Jury sees key Richmond Hill evidence in Bob Leonard Jr. trial

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FORT WAYNE, Ind. (Feb. 3, 2016)-- Prosecutors introduced the first pieces of evidence they hope will convince a jury in Fort Wayne that Bob Leonard Jr. blew up a house on Indianapolis’ south side in 2012.

Leonard is accused of setting a microwave oven timer that triggered the natural gas blast in the Richmond Hill community that killed two people and caused more than $4 million in losses.

Investigators donned gloves to carry boxes of evidence into the Allen County courtroom of Judge Frances Gull.

Jurors saw doors off the home of Monserrate Shirley, remnants of her microwave oven and a thermostat that prosecutors will argue was part of an earlier failed attempt to destroy the house.

Former Marion County Crime Scene Analyst Lisa Liebig testified that she swabbed the front and storm doors of Shirley’s house for DNA evidence.

Next week, Marion County Forensic Analyst Tonya Fishburn is expected to tell jurors that traces of Leonard’s DNA were found on the doors and on a white Ford van that neighbors saw at Shirley’s house on the day of the explosion in a repeat of testimony she gave at the trial of Mark Leonard, the lead conspirator, in South Bend last summer.

Shirley, who faces reduced charges as part of her agreement to take the stand against her former boyfriend and his half-brother, is also expected to testify next week.

Mark Leonard was pronounced guilty more than 50 times by a St. Joseph Superior Court jury and was sentenced to life in prison without parole.

His half-brother faces the same fate if convicted.

Investigators contend Bob Leonard Jr. entered the Shirley home while Mark Leonard and his girlfriend were at a southern Indiana casino and set a delay timer on the microwave oven, which contained an aluminum canister, to detonate some ten hours later after the house was intentionally filled with natural gas.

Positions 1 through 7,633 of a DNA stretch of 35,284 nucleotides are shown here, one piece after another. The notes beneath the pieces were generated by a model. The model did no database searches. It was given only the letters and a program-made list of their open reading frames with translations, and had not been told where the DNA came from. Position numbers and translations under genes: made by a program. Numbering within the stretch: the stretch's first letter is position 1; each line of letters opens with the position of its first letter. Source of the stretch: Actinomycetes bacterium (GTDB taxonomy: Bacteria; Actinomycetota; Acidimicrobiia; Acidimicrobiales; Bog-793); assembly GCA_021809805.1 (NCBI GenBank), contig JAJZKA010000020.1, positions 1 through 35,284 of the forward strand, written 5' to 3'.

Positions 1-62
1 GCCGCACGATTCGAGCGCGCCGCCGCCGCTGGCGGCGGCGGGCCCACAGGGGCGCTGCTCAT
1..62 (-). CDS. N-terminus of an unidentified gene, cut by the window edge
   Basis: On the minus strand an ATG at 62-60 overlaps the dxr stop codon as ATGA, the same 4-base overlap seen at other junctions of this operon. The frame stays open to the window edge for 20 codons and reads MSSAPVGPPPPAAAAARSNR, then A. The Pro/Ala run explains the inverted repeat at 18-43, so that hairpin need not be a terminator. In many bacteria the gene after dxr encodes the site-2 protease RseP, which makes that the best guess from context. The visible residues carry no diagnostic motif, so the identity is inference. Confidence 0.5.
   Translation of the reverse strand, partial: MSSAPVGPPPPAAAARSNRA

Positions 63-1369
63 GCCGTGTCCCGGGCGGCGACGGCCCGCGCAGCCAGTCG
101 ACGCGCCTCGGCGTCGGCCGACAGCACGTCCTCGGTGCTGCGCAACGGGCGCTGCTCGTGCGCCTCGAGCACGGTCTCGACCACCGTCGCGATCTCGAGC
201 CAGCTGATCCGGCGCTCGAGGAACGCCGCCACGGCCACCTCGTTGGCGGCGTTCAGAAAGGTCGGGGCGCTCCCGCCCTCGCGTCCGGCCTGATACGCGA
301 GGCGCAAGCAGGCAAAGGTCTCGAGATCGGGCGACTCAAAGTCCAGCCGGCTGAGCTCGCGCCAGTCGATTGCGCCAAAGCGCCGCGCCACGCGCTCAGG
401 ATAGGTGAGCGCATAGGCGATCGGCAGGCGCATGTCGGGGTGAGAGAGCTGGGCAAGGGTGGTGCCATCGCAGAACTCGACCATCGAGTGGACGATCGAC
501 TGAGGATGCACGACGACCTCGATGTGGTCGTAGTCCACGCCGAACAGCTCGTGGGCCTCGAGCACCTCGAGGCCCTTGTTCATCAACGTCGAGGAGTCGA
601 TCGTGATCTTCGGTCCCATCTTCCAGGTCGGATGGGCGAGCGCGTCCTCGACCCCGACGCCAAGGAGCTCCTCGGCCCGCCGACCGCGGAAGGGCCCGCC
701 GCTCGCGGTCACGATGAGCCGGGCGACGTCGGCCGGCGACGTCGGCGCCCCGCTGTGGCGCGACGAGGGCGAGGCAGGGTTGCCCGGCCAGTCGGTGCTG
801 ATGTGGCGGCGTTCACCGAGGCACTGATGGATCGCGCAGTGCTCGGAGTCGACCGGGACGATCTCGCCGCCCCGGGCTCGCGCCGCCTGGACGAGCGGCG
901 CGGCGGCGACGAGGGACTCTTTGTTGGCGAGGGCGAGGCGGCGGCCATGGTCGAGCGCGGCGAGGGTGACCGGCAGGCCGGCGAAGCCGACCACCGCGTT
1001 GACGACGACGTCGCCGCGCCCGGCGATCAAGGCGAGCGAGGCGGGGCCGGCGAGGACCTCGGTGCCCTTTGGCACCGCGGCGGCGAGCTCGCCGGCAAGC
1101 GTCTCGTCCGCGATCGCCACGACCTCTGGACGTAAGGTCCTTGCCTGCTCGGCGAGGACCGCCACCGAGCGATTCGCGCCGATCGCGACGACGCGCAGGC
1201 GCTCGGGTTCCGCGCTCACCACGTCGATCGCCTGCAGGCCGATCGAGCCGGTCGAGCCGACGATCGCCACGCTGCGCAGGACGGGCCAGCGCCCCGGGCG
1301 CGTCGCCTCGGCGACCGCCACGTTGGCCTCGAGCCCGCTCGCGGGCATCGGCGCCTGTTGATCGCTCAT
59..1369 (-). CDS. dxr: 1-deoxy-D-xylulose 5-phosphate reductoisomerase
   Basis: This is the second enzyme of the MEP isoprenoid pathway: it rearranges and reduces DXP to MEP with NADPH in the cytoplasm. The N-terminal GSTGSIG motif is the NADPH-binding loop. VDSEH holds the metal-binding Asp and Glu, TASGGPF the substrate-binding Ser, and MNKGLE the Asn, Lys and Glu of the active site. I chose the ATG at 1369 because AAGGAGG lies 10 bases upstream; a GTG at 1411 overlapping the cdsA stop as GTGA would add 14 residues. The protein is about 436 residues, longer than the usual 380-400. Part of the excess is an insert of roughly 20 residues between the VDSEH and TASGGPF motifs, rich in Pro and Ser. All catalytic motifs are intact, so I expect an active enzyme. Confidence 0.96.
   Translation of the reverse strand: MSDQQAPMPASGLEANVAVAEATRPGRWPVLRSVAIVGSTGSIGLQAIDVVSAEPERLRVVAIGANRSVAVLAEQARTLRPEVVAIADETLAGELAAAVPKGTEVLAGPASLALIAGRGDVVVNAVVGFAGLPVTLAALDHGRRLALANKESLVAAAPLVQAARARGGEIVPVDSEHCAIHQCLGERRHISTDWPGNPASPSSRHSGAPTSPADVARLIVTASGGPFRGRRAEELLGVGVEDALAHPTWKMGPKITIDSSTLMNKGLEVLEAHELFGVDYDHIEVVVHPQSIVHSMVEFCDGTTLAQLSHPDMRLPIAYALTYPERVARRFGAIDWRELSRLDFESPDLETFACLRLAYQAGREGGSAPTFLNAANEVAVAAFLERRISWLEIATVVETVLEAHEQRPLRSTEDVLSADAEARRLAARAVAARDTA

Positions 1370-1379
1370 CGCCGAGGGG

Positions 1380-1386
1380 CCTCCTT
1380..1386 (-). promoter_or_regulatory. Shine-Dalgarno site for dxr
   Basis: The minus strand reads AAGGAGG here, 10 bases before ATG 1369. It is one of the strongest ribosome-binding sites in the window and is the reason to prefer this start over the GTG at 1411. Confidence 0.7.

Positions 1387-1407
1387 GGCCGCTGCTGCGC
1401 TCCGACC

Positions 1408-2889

Jurors were shown the control panel of the oven which contained a delay start button.

Bob Leonard Jr. previously told FOX59 News during a telephone interview from inside the Marion County Jail that the oven did not have a delay start mechanism.

The jury was also shown photographs of a fireplace burner and piping that were discovered mangled in the wreckage of the Shirley home.

Detectives determined a valve attached to the fireplace log lighter was intentionally removed to allow gas to flow freely into the house for several hours.

Shirley is expected to tell the jury that the Leonard brothers replaced a digital thermostat at her home in the weeks before the explosion with an analog model during an earlier failed attempt to trigger the fire with a spark.

She also testified previously that the Leonard brothers met the afternoon before the explosion to firm up Bob’s role in setting the timer inside the empty home the following day.

This week jurors also heard from John Shirley, the former husband of Monserrate Shirley, who identified a set of golf clubs he had left behind at 8349 Fieldfare Way after the couple’s divorce.

Soon jurors will learn that those clubs, and some of Mark Leonard’s personal items, were discovered after the explosion at Bob Leonard’s house on the southwest side of Indianapolis.

The jury also saw a demonstration video created by an arson investigator from St. Paul, Minnesota, Jamie Novak that portrayed an explosion in a microwave oven similar to the method which prosecutors claim detonated the Richmond Hill blast.

Killed in the explosion were neighbors Dion and Jennifer Longworth.

Dion’s father John Longworth was in attendance at today’s hearing.

The trying of the case before Judge Gull has been less contentious and more efficient than the trial of Mark Leonard in Judge Steven Marnocha’s South Bend courtroom last year.

Judge Gull and the attorneys have freely relied upon Judge Marnocha’s previous rulings to guide this case.

While Shirley’s eventual sentence will be determined by her level of cooperation with prosecutors, two other accused conspirators, Glen Hults and Gary Thompson, are yet to be tried.

Thompson’s case could be heard as soon as this summer in Marion County Superior Court.

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